China completed construction of the world's largest dam today in the Three Gorges area, central China's Hubei Province, signifying a milestone accomplishment of major structure of the mammoth Three Gorges water control project that aims to tame the flood-prone Yangtze River, the nation's longest.
At 2:00 PM, the final concrete was poured for the 2,309-meter-long, 185-meter-high main wall of the Three Gorges Dam, which by then began to have capacity of holding water.
The concrete placement of the dam's main section was completed 10 months ahead of schedule, which will enable the dam to start its role in power generation, flood control and shipping improvement in 2008, one year ahead of designated time.
After the cofferdam is demolished on June 6, the dam's main wall will formally begin to hold water, protecting 15 million people and 1.5 million hectares of farm land downstream against flooding, which had haunted the Yangtze River valley for thousands of years. Upon the demolition, a new landscape featuring a reservoir with a serene water surface behind the spectacular dam will gradually come into being along with planned rises of the water level.
The Three Gorges, which consist of Qutang, Wuxia and Xiling gorges, extend for about 200 km on the upper and middle reaches of the Yangtze. They have become a popular world-class tourist destination noted for beautiful natural landscapes and a great number of historical and cultural relics. This section of the Yangtze has a narrow river course that is inconvenient for shipping but boasts abundant hydroelectric resources.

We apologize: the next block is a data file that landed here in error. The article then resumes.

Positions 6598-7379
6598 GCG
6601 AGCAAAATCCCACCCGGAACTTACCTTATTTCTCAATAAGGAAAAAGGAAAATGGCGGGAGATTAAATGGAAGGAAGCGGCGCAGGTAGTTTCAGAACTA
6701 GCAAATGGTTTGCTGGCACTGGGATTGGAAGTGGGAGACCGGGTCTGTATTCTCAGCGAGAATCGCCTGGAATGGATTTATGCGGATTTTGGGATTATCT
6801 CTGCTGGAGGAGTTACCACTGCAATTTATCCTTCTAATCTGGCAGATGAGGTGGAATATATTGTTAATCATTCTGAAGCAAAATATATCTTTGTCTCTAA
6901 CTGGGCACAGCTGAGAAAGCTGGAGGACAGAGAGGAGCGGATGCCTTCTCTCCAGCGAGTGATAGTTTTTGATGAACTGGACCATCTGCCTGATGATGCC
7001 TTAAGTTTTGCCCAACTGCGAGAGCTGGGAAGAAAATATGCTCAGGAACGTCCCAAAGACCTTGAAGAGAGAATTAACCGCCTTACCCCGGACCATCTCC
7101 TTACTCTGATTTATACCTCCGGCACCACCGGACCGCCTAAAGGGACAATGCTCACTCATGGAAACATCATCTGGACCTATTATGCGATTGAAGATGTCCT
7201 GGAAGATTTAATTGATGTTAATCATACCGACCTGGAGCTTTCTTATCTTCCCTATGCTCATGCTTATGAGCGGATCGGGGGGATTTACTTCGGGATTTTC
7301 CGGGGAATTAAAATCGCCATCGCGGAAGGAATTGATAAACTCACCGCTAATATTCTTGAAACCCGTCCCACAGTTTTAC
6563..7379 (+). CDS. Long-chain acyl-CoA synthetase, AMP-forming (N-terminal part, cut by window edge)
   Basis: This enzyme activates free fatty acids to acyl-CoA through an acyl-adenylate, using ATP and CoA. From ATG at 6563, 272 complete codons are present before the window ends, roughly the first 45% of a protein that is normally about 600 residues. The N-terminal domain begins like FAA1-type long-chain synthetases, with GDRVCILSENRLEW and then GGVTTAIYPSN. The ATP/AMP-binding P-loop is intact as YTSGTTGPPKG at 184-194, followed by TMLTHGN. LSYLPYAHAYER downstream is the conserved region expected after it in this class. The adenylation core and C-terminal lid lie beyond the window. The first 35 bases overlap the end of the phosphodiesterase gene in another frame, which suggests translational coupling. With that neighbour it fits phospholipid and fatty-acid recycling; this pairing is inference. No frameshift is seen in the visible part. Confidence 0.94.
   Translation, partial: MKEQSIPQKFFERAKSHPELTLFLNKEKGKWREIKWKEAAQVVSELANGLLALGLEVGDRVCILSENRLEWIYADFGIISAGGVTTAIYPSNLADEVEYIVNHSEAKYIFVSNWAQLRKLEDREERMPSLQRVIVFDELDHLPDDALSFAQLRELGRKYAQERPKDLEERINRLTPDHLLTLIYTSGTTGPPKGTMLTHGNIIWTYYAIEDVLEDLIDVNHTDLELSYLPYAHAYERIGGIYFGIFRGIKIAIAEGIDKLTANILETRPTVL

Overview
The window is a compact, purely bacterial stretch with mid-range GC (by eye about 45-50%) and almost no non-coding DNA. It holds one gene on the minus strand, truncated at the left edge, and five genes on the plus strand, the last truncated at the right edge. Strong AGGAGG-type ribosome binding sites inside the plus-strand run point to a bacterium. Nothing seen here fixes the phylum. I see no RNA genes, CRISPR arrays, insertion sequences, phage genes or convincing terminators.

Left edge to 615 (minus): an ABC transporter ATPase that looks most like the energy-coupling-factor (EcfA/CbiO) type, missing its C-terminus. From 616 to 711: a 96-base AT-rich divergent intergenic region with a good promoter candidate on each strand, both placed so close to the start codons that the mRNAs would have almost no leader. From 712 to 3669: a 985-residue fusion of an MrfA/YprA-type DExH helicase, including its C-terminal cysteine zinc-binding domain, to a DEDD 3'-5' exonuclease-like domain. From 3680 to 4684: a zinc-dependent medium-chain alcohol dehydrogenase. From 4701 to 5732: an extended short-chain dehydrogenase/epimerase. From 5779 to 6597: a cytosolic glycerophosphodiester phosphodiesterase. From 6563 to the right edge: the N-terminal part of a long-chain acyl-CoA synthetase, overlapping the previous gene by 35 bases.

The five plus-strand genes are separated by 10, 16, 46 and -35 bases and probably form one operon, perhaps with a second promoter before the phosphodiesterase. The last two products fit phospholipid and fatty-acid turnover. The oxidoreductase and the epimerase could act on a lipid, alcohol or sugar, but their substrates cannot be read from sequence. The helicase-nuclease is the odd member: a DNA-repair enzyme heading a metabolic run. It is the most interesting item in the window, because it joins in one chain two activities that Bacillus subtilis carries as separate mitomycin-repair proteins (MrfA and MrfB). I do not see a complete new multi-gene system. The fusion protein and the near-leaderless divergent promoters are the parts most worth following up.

As China's longest and the world's third longest, the Yangtze River, together with the Yellow River, nurtured the Chinese civilization. However, its annual overflow has since long threatened lives and properties of residents along its valley. The latest deluge happened in 1998, which claimed about 1,000 lives and incurred approximately 100 billion yuan (US$12.5 billion) in economic losses.
The Three Gorges project was initially envisaged in 1918 by Sun Yat-sen, the forerunner of China's democratic revolution. And after more than half a century's debates and investigation it was finally approved in 1992 by the National People's Congress (NPC), China's top legislature. It is schemed to function in flood control, to generate clean energy and to benefit shipping, with flood control as its major effect. Upon completion in 2008, the project will help the middle and lower reaches of the Yangtze River valley to withstand deluges that can be seen every 100 years.
The project, the world's largest, recruited 26,000 people, including professionals and specialists from 50-odd countries and regions, at the peak of its construction. On the basis of absorption of foreign advanced technologies, the project has set 100-plus world records.
The project boasts a total electricity generating capacity of 18.2 million kilowatts, an equivalent of the energy produced by a coal mine with an annual production capacity of 50 million tons or by an oilfield with a crude oil output of 25 million tons per year.
The project's main dam involves concrete placement of 16 million cubic meters, smashing the 12.57-million-cu-m record set by the Itaipu Hydropower Station on the border of Brazil and Paraguay.
(Xinhua News Agency May 20, 2006)